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Home / India / Omar Abdullah lashes out at Delhi’s meat ban during Navratri

Omar Abdullah lashes out at Delhi’s meat ban during Navratri

He asked whether it would be fine to ban non-Muslims from eating in public in Jammu and Kashmir during Ramazan
Omar Abdullah.
Omar Abdullah.
File photo

Muzaffar Raina   |   Srinagar   |   Published 06.04.22, 01:24 AM

Former chief minister Omar Abdullah on Tuesday asked whether it would be fine to ban non-Muslims from eating in public in Jammu and Kashmir during Ramazan, arguing that if majoritarianism was good in one part of the country it must be good in another.

Omar, who usually stays away from divisive politics, was reacting to a ban imposed on meat shops by South Delhi Municipal Corporation mayor Mukkesh Suryaan for the ongoing Navratri period.

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“During Ramzan we don’t eat between sunrise & sunset. I suppose it’s OK if we ban every non-Muslim resident or tourist from eating in public, especially in the Muslim dominated areas. If majoritarianism is right for South Delhi, it has to be right for J&K,” Omar tweeted.

Most eateries in the Valley voluntarily remain shut from dawn to dusk during Ramazan as most people observe a daytime fast during the holy month. There is, however, no bar on tourists from eating in public.

Muslims make up about 70 per cent of Jammu and Kashmir’s population.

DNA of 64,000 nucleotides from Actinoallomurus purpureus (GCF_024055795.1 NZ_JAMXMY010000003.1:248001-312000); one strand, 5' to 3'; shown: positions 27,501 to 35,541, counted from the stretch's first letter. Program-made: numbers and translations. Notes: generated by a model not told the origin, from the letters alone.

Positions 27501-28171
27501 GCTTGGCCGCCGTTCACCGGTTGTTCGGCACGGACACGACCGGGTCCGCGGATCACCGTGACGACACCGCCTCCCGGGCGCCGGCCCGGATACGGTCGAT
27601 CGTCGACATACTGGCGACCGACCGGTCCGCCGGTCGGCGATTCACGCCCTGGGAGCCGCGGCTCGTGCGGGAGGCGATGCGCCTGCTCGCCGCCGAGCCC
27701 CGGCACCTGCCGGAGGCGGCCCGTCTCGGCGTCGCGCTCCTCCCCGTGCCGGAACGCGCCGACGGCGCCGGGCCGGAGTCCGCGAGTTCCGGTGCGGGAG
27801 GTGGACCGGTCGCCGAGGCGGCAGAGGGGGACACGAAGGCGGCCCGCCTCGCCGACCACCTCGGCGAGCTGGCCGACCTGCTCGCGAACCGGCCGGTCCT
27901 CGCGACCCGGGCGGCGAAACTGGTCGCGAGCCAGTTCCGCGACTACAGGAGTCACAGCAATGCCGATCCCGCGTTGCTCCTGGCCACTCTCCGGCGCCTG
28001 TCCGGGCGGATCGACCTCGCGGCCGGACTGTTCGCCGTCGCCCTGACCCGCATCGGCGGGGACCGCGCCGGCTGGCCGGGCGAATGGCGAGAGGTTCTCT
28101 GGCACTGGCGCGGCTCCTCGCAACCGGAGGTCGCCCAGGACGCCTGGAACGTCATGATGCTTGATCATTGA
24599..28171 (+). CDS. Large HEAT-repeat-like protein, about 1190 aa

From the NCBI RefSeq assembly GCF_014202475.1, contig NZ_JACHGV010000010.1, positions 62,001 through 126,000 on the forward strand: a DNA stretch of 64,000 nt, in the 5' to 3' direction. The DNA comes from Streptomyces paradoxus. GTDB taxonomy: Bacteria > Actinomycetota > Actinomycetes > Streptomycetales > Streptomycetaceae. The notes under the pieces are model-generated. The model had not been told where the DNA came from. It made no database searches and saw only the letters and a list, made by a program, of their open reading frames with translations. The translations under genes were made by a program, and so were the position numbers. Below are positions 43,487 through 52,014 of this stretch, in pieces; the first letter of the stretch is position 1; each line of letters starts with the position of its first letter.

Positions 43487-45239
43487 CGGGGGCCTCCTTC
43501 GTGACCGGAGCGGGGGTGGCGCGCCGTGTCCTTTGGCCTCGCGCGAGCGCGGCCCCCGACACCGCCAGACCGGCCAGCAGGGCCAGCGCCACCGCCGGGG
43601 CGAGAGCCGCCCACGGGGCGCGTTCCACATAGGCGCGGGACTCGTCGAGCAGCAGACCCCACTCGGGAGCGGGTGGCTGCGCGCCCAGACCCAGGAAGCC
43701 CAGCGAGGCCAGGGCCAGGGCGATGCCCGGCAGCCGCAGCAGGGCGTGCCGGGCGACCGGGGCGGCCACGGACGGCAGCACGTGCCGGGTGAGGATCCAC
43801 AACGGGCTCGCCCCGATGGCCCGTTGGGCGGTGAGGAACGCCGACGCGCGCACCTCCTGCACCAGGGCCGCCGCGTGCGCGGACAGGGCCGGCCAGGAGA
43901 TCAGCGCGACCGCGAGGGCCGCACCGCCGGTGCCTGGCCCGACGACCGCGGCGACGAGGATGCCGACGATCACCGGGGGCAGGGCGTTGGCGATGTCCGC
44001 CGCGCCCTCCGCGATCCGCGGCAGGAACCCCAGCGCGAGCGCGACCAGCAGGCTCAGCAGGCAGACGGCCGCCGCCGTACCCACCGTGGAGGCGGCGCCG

In the Valley, they are roughly 97 per cent of the population.

While Omar’s comment seemed intended solely to make a point, its tenor was still unusual for a member of the fiercely secular Abdullah family — a pointer how the BJP ecosystem’s divisive politics is getting to even the saner voices in the Valley.

Omar’s father Farooq Abdullah, who famously walked 3km barefoot to the Vaishno Devi temple in Jammu to perform aarti in 2011, last year told an interviewer it was terrible to be a Muslim in India and he regretted that India was becoming communal.

“They are dividing people, (pitting) Muslims against Hindus and against other religions,” he had said.

The Kashmir Files, a film exploring the flight of Kashmiri Pandits from the Valley and the circumstances behind it, has deepened the religious divide in Kashmir.

A spate of militant attacks has taken place on non-Muslims in the past three days, injuring a Pandit chemist, Bal Kishan, and four non-Kashmiris.

Kishan’s family had never migrated out of Kashmir. Dozens of their Muslim neighbours visited their home on Tuesday to express sympathy. Some condemned the militant attack.



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